Eliza's faith has made her an obedient slave to the good Mrs. Shelby. As Eliza puts it to George, who has decided to run away:
"Well," said Eliza, mournfully, "I always thought that I must obey my master and mistress, or I couldn't be a Christian."
Eliza's Christianity also helps save her from the bitterness that eats away at George for being the slave of a cruel master. Eliza has been fortunate in her situation, but even after Mr. Shelby does a cruel thing in selling her four-year-old son Harry to a slave trader, Eliza is able to avoid deep bitterness through faith.
Her Christianity gives her the "grit," as Mr. Symmes later calls it, to flee with her child. She feels God is with her as she runs:
... she felt the weight of her boy as if it had been a feather, and every flutter of fear seemed to increase the supernatural power that bore her on, while from her pale lips burst forth, in frequent ejaculations, the prayer to a Friend above -- "Lord, help! Lord, save me!"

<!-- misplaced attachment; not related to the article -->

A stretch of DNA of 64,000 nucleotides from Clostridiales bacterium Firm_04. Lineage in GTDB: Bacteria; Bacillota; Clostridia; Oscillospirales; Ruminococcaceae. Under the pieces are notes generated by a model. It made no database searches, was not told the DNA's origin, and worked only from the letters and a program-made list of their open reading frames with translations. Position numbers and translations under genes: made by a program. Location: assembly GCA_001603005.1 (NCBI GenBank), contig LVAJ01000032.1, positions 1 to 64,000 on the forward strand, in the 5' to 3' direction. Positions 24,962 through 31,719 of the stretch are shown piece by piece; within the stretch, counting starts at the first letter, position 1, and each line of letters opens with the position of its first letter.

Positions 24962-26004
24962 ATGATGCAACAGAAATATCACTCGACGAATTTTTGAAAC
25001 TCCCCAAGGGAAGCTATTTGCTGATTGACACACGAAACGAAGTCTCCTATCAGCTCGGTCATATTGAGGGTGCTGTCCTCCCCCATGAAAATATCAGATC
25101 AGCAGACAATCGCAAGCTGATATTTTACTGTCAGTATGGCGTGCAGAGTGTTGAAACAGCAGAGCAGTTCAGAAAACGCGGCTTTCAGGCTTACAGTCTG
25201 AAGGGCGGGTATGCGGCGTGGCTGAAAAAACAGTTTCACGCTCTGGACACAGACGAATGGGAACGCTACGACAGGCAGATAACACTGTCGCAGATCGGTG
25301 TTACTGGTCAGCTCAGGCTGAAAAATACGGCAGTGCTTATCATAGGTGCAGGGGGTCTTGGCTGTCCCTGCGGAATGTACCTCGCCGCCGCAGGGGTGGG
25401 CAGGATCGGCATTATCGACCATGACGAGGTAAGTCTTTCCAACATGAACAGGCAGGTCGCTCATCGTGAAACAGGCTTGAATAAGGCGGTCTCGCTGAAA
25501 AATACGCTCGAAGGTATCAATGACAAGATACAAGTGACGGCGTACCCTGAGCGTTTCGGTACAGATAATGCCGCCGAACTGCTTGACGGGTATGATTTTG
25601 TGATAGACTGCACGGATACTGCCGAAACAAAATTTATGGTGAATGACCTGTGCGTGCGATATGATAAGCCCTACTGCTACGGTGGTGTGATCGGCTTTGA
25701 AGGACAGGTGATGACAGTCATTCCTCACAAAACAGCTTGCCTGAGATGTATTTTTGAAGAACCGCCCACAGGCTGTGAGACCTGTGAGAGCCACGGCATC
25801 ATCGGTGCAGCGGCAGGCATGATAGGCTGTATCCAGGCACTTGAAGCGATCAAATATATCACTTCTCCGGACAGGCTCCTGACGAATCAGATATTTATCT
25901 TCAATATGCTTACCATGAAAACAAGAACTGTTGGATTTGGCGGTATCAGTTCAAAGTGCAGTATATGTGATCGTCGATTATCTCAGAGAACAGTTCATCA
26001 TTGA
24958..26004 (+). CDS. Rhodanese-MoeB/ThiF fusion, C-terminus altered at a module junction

When Harry asks her is she is sure they will escape, she feels a supernatural conviction that they will:
"Yes, sure!" said the mother, in a voice that startled herself; for it seemed to her to come from a spirit within ...
While Stowe's use of Christianity in the novel has been condemned for helping slaves accept their lot, Stowe understands it as a source of strength and empowerment for them.
I think that the most profound effect that Christianity had on Eliza was to help to develop her sense of self- sacrifice. Eliza sacrifices everything in order to save her family. This is reminiscent of the Christian ideal of sacrifice in which individuals struggle in the name of a higher good and higher force. For Eliza, this is family. Her flight across the Ohio River in the cold embodies this. Eliza suffers greatly, but does not lose her overall faith and commitment in the sacrifices she needs to make for her family. In saving Harry, Eliza assumes a Christian notion of sacrifice. While her reaction is instinctual as a mother for a child, one sees the Christian notion of sacrifice of oneself for something higher in such an action. Eliza does not succumb to the fear and anger that the condition of slavery would understandably arouse in a slave. It is through her own Christian conception as part of her own consciousness where she is able to transcend the wrongs done to her and act in accordance to a good for someone else and something else larger than herself. In this, one can see the effect that the Christian religion had on Eliza.